The natural resources of the United Kingdom, according to the CIA's World Factbook, are coal, petroleum, natural gas, iron ore, lead, zinc, gold, tin, limestone, salt, clay, chalk, gypsum, potash, silica sand, slate and arable land.
But that arguably misses the most important one: comedy. From Geoffrey Chaucer to William Shakespeare, from Monty Python to Ricky Gervais, a good laugh has long been one of England's most influential exports. Especially to America, where knock-offs are produced quickly but rarely deemed as funny as the original.
In our Friday review of the most important financial news of the week, it's obvious that the comedy column of the current account is showing a huge trade surplus for jolly old England. That the humor is happening hand-in-hand with perhaps the darkest moment in the nation's postwar history is not a bug, it's a feature of British comedy. Gervais, in describing British humo(u)r five years ago, said: "Failure and disappointment lurk around every corner. This is due to our upbringing. Americans are brought up to believe they can be the next president of the United States. Brits are told, 'It won’t happen for you.'"
It's certainly not funny to everyone involved. Not to the British millennials whose passports may be far less powerful in the future. Or to global financial firms whose ability to keep passporting services to all of the EU from London headquarters is at grave risk. It's probably not funny to non-British CFAs who were forced to turn away from dividend discount models to take a crash course on the Benny Hill slapstick that is British politics.
On the syllabus for that course should be Sarah Lyall's portrait of Boris Johnson this week, as well as her 2002 profile: ''Beneath the carefully constructed veneer of a blithering buffoon,'' Johnson said of himself, ''there lurks a blithering buffoon.'' Also on the must-read list before you hit the beach is BuzzFeed's wrap-up of the memes being produced following "The Most Ridiculous Morning British Politics Has Ever Seen," with some speeches in Parliament carried live even on U.S. cable news channels, as lawmakers got down to the crucial work at hand. You know, like inviting Lindsay Lohan to turn on the Christmas lights in Kettering this year, "thus redeeming her political reputation."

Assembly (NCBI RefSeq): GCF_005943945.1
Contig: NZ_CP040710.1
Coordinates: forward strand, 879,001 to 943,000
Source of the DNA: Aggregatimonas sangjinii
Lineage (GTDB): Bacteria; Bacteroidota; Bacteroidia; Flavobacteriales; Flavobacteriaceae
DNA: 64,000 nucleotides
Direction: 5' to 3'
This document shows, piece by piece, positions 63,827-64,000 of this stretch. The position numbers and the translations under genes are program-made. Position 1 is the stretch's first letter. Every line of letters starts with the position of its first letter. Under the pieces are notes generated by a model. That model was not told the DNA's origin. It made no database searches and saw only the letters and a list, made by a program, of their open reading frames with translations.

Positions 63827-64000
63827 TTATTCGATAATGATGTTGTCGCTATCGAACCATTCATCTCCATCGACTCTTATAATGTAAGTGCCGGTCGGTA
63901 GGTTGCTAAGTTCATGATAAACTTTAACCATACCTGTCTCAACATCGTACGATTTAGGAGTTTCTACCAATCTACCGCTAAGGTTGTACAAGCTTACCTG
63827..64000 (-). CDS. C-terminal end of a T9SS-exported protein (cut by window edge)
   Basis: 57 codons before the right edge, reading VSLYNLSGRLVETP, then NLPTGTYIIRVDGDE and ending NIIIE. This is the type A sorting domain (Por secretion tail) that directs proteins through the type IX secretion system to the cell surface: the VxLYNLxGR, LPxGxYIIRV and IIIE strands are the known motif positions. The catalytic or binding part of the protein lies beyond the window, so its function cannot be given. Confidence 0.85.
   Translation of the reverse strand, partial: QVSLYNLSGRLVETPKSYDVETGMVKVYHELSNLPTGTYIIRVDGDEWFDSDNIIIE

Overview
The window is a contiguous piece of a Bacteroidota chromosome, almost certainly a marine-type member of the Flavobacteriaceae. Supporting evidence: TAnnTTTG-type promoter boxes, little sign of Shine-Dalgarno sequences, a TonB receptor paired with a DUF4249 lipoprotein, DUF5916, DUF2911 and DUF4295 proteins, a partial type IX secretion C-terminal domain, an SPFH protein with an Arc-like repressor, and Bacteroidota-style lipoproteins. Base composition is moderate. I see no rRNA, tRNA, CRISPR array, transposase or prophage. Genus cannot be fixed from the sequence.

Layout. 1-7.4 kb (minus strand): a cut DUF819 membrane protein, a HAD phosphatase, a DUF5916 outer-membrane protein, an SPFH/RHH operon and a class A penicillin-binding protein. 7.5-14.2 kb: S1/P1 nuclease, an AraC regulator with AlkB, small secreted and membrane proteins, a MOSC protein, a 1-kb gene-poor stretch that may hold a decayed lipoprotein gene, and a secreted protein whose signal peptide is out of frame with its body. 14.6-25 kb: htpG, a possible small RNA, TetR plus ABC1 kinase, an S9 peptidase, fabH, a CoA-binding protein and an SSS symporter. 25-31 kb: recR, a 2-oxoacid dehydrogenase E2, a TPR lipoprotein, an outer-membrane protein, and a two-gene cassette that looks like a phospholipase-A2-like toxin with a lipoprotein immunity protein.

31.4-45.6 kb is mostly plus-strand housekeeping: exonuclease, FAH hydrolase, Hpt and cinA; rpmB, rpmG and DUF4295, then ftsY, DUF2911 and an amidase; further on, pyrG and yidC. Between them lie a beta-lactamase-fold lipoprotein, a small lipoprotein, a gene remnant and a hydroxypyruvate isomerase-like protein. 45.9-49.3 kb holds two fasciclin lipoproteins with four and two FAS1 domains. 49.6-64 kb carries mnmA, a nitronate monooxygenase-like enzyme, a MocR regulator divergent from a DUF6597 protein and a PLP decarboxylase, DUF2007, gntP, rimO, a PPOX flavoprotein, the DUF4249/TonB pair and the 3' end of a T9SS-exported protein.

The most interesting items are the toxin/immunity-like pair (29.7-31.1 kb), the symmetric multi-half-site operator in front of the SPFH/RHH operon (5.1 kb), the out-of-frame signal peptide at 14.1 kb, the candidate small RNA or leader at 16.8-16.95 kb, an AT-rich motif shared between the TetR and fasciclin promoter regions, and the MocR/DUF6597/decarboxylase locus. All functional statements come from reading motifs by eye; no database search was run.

Comedy doesn't work if you know what's coming, so perhaps the one variable most correlated to humor is uncertainty. Analysts and academics have tried to quantify the unquantifiable nature of uncertainty to determine how important it is as a catalyst in markets (it appears to be very important). So many turned to obscure gauges known as economic policy uncertainty indexes, which scour newspapers for references to policy uncertainty.
And everywhere you looked, there was a bull market in uncertainty. Needless to say, uncertainty spiked to a record high in the U.K.:
The uncertainty gauge for Europe also reached a record (impressive for a continent that's long been exporting vast amounts of uncertainty). Even the reading for the U.S. reached one of its highest levels ever:
There is some irony here because all of the uncertainty surrounding Brexit has caused a consensus of certainty about Federal Reserve policy makers, at least when it comes to the binary issue of "will they or won't they" raise rates anytime soon. Spoiler alert: They won't.
As a result of this uncertainty and its more-certain policy implications, the big news at the end of the week was Treasury yields setting a record low with soothsayers at places like BlackRock and Vanguard expecting them to go even lower.
That's made the traditional defensive corners of the stock market (where dividend yields are not only high but considered safe) one of the preferred ways to engage in the Trade of the Week and go long on uncertainty. So utilities, telephone and consumer staples companies led the way, along with real estate investment trusts, which are still grouped with financials for the rest of the summer, reducing losses in that sector:
These sectors are getting crowded, pushing valuations to levels rarely seen, if ever, for utilities and consumer staples:
So here we are at week's end, going into the Independence Day holiday in the U.S. to ponder the "Independence Day" in Britain, with a cloud of uncertainty pushing the S&P 500 to within spitting distance of that elusive record despite the prospect of Article 50. (And by that I mean, the 50th article on Brexit that I'll feel compelled to read today.)
If you want to jump straight to the take from the week's most alarming alarmist, George Soros thinks Brexit has unleashed "a crisis in the financial markets, comparable in severity only to 2007/8." And judging by the page-view stats on that article, people really like reading the most alarming takes, no matter how far-fetched.
But it's a long weekend, so why not end with an optimist and read John Carney's contrarian view that all this uncertainty could increase U.K. economic output and cause a "brexspansion."
It's a fun theory. Though I trust Ricky Gervais and young Brits are being told: "It won’t happen for you."
This column does not necessarily reflect the opinion of Bloomberg LP and its owners.
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